Category Archives: Life in Delft

The Seesaw of Thirty Nine

Thirty nine is (in no particular order of importance):

  • Knowing that opportunities are fewer, every door no longer open yet having the courage to throw myself into the deep unknown.
  • Feeling wistful about leaving this town, our home for fifteen years, and being excited about all that awaits.
  • Enjoying what must be the mellowest years of parenting and being deeply aware how numbered the days are.
  • Knowing that I am much more than what I do, yet being terrified what losing one part of my identity will mean to me.
  • Asking big questions, being at peace with small answers.
  • Enormous privilege of being able to learn from those fresh and new to life (“it is good to be alive”, my son, age 5) and those with wisdom and softness of years (“it will come”, my mother, age 67).
  • Knowing that achievements are not all they are cranked up to be, yet feeling the need to achieve more.
  • Feeling connected with the world stronger and broader than ever before and deeper than ever being pained by its sorrows and horrors.
  • Having some greys and still being occasionally mistaken for a student instead of a lecturer.
  • Using three languages on a daily basis switching seamlessly between them and at the same time being unsettled not knowing what language I dream in, love in or what language that book that one day will come should be in.
  • Being anxious about starting all over again yet knowing that we do this every single day.

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Filed under Cherished moments, Life in Delft, not such a zen mama, Reluctant academic life, Uncategorized

The year I let go of letting go

I don’t let go very well, we know that by now. Probably in general, but in particular when it comes to motherhood. I am acutely aware that the days I have with my children under the same roof are numbered. Una is turning 9 this year, half way one might say. More than welcoming and celebrating the changes and milestones, I hold on to what went too fast, painfully fast, as though I can stretch the time, live it and feel it a little bit longer. And for a long time I have been subconsciously beating myself up for it, and fighting it, saying things that make it sound like I am embracing what is coming and letting go of what has been. Fake it till you make it sort of thing.

Somewhere over the holidays, while reflecting on the year that past with the full heart and full belly, it dawned on me that somewhere along the line I must have realised how ridiculous this fight against my very core has been. I do not want to let go, and how should I? They are my babies, my heart. Every moment that has passed is one moment less I have to love them.  This is a simple life truth, that no self-improvement book, no New Age fad can ever change*. And somewhere along the line I seem to have let myself feel that, be at peace with that, what a relief.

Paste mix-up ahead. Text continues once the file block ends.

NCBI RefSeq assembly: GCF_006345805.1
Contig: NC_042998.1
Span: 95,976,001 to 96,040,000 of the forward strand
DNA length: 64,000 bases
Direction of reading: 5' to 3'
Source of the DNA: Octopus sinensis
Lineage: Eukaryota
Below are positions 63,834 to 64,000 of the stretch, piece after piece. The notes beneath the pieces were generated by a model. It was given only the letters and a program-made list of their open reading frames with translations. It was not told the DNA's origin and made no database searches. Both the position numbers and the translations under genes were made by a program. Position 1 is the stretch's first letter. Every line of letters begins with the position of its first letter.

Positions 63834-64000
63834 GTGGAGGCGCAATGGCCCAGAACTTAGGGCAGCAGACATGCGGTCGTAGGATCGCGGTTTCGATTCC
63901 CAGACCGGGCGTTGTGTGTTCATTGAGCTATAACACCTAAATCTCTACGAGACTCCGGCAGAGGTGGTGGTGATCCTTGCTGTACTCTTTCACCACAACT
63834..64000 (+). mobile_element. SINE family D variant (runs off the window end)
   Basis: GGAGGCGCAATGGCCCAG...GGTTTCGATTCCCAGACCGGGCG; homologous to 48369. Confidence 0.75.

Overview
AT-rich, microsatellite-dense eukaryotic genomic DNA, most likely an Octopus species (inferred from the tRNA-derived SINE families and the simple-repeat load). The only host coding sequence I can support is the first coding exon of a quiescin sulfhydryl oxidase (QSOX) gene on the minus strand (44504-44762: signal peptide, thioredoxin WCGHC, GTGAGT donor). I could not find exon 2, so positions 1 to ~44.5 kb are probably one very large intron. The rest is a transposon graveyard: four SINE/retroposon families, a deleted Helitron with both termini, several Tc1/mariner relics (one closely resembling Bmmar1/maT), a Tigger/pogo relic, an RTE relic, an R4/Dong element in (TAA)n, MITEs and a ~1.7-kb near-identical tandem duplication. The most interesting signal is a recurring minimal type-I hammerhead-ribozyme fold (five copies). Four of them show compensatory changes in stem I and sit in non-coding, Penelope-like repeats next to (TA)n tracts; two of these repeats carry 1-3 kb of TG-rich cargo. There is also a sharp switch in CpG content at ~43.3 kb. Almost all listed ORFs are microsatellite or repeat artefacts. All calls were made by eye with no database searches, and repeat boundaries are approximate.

1. What did you do in 2015 that you’d never done before? 

Ran a half marathon!

2. Did you keep your new year’s resolutions, and will you make more for next year?

I don’t think I made any last year? For 2016, not really a resolution but I want a little more patience and a bit less internet time.

3. Did anyone close to you give birth?

No. I was talking to a friend a couple of months ago how no one around us is having babies any more.

4. Did anyone close to you die?

Thankfully no one really close to me.

5. What countries did you visit?

New: Canada. It made a nice dent on my travel scratch map. Loved it, from the moment I got of the plane, joined a really loooong passport control queue, an officer came and took a family with two very small very cranky children to the front of the queue and than another officer came and took all the foreign passport holders to the front of the queue. So that is the Canadian hospitality people talk about. I was there for a conference and only visited Montreal but it had such a nice vibe, friendly locals and great autumn weather. I also got to hang out there with Maja and her family there one evening and when Milos and the kids went back home the two of us had a nice dinner together, lots of talking, laughter and tears.